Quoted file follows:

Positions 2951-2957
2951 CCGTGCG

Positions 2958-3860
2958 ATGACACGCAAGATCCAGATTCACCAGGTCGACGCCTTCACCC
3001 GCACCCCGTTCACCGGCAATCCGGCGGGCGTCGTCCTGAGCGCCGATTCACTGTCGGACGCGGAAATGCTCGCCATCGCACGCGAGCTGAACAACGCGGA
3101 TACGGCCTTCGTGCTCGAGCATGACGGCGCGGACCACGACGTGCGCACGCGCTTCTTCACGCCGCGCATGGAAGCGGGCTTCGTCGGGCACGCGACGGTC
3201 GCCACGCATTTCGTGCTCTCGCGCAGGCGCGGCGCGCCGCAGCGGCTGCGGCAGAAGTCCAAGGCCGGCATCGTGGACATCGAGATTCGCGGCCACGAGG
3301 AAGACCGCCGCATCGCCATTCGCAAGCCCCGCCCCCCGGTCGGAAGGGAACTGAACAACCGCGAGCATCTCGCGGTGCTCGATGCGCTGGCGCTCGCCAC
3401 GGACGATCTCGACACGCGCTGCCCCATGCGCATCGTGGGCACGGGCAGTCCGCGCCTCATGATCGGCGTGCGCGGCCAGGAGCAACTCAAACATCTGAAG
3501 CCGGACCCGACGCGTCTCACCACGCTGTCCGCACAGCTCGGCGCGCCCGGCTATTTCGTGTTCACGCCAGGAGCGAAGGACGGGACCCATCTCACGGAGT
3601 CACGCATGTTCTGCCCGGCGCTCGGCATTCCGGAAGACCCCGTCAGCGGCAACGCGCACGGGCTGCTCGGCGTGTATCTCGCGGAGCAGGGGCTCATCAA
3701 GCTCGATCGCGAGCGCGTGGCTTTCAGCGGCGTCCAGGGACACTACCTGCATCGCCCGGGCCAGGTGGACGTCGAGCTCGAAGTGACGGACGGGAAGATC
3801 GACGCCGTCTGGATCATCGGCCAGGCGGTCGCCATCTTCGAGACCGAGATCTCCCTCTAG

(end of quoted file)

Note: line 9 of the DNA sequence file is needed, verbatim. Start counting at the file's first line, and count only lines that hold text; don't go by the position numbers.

3401 GGACGATCTCGACACGCGCTGCCCCATGCGCATCGTGGGCACGGGCAGTCCGCGCCTCATGATCGGCGTGCGCGGCCAGGAGCAACTCAAACATCTGAAG